Robin Longbottom examines the extraordinary lives of two brothers, who became leading figures in the textile industry

IN the late 1840s, two brothers were often seen in Keighley marketplace selling humbugs from an old tea tray.

The boys were Ira and James Ickringill, and the humbugs were made by their mother and sold to supplement the family income.

The Ickringills had moved to Keighley from Bingley shortly before James was born and their father worked as a hand woolcomber in their cottage near Castle Mill. When hand combing was mechanised, he turned to weaving and then became an overlooker at the mill. By 1860 the family had moved into a terraced house in Oakworth Road.

Both boys received schooling up to the age of eight, when they started work in the mill. Ira eventually obtained a job in Bradford as a wool buyer and sorter. James learned worsted spinning and aged about 20 set up in business in a vacant cellar with a 30-spindle 'dandy rover'. He then took room and power in a mill at Dowley Gap, near Bingley, before moving to Eastwood Mill in Keighley in 1871. The move to Eastwood Mill was largely financed by Ira, and they went into partnership and traded as Ira Ickringill & Co. Despite some early financial problems, they proved to be exceptional businessmen. The mill at Eastwood doubled in size and they took Walk Mill in Keighley in about 1880. By the middle of that decade they also occupied Tower Mill at Dalton Mills and North Worth Sheds. In 1887 they converted to a company of limited liability and were reputed to be the largest worsted spinners in the world, employing almost 2,000 workers and running machines with an estimated 80,000 spindles.

Until their rapid expansion in the 1880s both brothers lived in mill cottages in Park Terrace, off Dalton Lane. Ira then bought a piece of land above Devonshire Park and built a substantial house named Laurel Mount. It had a conservatory, greenhouses, service buildings to the rear and a lodge at the entrance from Belgrave Road. He also employed two servants and a gardener. With his newfound status he entered local politics and was the mayor of Keighley three times.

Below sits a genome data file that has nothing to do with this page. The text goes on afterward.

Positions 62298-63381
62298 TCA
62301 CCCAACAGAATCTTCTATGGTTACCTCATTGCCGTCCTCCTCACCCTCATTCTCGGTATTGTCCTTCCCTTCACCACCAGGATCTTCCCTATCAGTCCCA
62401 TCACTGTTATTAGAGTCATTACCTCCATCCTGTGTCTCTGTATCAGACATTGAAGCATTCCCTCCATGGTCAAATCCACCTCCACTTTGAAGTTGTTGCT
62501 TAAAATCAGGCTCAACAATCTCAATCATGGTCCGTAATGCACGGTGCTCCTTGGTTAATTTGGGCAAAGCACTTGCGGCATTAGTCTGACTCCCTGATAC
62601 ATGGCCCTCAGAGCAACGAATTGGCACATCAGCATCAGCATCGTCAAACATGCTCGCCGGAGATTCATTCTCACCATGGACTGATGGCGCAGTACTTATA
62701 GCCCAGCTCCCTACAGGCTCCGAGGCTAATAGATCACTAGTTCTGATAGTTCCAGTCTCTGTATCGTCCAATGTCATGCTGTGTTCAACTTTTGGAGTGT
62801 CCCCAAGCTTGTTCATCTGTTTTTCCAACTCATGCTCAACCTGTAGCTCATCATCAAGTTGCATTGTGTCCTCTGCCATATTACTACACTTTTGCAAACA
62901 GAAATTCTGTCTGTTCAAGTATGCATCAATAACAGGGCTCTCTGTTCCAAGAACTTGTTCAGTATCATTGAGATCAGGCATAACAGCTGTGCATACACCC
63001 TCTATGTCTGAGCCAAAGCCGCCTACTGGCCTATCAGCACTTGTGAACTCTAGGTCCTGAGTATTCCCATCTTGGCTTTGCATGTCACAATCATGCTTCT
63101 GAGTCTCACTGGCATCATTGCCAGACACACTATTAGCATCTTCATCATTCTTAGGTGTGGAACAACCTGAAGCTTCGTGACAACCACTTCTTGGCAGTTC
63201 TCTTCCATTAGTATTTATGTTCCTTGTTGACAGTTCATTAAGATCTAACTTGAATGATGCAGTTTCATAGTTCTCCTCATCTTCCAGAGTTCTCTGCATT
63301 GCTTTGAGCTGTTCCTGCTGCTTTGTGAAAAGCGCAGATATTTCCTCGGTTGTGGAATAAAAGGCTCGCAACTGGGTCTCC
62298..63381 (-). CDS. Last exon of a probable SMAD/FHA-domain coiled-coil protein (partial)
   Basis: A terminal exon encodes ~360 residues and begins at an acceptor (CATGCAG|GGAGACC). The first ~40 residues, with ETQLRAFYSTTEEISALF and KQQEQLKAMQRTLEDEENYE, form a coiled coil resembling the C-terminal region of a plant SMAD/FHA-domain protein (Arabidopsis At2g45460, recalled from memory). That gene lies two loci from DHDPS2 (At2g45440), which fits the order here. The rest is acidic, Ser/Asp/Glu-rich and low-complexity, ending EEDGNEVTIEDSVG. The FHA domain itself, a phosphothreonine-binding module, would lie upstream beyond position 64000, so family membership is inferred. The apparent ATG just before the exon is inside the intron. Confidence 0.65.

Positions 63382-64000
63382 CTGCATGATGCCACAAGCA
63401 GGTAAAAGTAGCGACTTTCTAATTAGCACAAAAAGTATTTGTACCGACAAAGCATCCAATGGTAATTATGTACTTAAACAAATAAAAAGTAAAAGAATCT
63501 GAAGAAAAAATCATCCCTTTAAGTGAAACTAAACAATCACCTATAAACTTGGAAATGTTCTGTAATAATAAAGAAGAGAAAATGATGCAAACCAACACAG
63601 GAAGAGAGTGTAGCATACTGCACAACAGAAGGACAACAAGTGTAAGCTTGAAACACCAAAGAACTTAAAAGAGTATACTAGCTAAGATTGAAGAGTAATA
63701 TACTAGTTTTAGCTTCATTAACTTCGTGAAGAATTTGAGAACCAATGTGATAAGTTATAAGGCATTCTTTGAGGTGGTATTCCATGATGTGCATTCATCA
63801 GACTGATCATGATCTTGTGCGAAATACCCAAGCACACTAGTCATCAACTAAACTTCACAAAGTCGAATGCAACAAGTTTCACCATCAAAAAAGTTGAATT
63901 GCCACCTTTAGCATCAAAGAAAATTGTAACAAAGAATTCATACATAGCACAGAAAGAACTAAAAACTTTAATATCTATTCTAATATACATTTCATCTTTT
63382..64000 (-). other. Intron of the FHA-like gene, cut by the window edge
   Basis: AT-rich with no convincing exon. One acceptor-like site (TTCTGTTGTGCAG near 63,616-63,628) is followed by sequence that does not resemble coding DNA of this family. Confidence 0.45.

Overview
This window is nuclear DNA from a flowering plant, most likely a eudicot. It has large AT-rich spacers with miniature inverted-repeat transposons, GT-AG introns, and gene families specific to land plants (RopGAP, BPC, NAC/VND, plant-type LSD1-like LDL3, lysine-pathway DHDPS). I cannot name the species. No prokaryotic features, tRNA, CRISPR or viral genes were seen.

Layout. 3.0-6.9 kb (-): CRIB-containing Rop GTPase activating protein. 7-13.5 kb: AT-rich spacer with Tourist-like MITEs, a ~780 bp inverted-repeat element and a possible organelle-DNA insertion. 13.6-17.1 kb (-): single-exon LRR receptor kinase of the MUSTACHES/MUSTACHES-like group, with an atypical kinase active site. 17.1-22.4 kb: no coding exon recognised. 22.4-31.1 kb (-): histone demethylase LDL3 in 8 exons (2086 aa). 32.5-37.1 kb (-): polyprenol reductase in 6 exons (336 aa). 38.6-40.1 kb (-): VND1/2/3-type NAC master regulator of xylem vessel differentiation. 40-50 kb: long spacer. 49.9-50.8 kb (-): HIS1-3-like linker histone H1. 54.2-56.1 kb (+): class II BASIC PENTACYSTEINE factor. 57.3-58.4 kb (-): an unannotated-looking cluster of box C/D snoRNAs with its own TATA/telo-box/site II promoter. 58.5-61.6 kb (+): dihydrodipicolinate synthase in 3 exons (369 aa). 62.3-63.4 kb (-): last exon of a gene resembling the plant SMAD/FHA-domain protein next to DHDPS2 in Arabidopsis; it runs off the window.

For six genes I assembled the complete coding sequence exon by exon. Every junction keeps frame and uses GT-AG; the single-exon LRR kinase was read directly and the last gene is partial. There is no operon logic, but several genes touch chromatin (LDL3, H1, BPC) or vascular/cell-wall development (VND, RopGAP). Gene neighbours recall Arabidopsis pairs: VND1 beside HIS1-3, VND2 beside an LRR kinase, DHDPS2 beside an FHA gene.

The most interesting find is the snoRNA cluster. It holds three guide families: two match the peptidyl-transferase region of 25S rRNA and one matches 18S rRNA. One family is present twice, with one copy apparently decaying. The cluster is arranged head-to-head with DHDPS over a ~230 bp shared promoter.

James Ickringill, unlike his elder brother, did not hanker after a grand house in the fashionable part of the town. He was a devoted Primitive Methodist and moved to a more modest house in Oakworth Road, that was rather un-inspiringly named Oakworth Road House. From here he pursued the cause of Primitive Methodism. Across the road from his house, he established the Oakworth Road Mission, now the Church of the Nazarene. He also formed a Boys Brigade and provided the instruments for Ickringill’s Brass Band. After the marriage of his eldest son, Jeremiah, in 1895 a house was built for him in the grounds of Oakworth Road House and later named Poplar House. His younger son, James Jnr, married in 1898 and moved into his father’s house, whilst his father and mother, and a servant, moved into a cottage at the rear. A few years after the death of his wife in 1903, James Ickringill pulled down the cottage and replaced it with Balcony House, one of the most unusual houses to have been built in Keighley. It faced the rising sun and was built in the ‘colonial’ style. It had a first-floor balcony running along the length of the front and was protected from the weather by an overhanging roof supported by twin wooden columns.

Ira died in 1911 and Laurel Mount has since become a nursing home. James died in 1924 and Oakworth Road House and The Poplars are today divided into flats whilst Balcony House is sadly derelict. Ira Ickringill & Co Ltd ceased trading in Keighley in 1920 and moved all business to Legrams Mill in Bradford.